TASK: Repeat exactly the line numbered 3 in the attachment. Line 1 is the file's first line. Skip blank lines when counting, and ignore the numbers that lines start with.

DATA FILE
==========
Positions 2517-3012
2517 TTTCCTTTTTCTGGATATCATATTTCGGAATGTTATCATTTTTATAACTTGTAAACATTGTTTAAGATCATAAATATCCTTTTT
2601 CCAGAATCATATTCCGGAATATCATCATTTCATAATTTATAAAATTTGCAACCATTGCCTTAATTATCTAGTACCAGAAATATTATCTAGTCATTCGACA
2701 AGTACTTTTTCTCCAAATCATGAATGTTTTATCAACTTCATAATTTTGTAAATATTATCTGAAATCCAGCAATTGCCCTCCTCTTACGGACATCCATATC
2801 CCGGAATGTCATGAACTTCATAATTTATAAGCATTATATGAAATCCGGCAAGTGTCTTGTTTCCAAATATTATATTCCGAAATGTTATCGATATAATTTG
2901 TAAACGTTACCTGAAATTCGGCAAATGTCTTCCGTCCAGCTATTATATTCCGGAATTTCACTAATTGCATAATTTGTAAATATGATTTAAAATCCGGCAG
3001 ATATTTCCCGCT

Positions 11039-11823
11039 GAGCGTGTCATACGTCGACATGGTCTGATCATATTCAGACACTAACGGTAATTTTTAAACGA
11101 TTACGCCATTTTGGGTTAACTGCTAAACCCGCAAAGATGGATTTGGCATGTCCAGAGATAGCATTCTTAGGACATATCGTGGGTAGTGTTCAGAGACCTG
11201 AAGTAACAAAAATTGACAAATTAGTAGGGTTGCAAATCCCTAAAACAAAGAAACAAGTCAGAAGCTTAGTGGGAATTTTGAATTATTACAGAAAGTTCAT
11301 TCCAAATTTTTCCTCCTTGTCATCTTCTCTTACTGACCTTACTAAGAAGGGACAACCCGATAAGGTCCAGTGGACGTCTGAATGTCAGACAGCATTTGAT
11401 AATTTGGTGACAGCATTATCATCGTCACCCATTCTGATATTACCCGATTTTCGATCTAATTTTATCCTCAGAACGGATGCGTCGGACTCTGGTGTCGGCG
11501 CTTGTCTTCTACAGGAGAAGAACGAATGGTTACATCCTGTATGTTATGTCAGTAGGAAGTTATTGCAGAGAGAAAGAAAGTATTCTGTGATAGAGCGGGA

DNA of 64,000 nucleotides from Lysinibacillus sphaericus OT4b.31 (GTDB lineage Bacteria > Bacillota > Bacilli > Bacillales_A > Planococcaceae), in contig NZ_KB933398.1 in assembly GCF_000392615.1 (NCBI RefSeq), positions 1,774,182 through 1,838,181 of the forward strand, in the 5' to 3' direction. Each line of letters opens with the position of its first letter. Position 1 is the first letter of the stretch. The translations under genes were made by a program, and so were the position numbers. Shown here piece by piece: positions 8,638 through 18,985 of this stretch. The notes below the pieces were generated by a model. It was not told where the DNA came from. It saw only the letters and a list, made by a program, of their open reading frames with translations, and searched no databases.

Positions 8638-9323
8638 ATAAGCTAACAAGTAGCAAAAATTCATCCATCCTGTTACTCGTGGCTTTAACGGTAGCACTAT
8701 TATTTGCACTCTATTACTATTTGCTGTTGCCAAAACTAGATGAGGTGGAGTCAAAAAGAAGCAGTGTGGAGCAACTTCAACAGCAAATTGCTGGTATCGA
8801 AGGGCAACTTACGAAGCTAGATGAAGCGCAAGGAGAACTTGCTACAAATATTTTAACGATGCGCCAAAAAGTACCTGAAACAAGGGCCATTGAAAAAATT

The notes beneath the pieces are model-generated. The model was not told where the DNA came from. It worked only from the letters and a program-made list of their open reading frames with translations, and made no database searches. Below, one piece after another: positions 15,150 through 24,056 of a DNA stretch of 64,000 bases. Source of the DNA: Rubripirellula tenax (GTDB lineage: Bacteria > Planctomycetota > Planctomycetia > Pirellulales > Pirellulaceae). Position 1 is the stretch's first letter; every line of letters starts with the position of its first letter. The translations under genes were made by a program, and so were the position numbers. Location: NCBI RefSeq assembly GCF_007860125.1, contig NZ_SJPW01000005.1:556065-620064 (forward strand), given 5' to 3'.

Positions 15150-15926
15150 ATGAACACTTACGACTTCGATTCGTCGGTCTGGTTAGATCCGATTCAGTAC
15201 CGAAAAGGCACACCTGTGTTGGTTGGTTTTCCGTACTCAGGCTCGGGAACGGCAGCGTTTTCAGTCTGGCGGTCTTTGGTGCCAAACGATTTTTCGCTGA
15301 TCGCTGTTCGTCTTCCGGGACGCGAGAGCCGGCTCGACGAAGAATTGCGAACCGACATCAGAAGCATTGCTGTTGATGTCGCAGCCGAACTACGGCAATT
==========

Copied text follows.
2601 CCAGAATCATATTCCGGAATATCATCATTTCATAATTTATAAAATTTGCAACCATTGCCTTAATTATCTAGTACCAGAAATATTATCTAGTCATTCGACA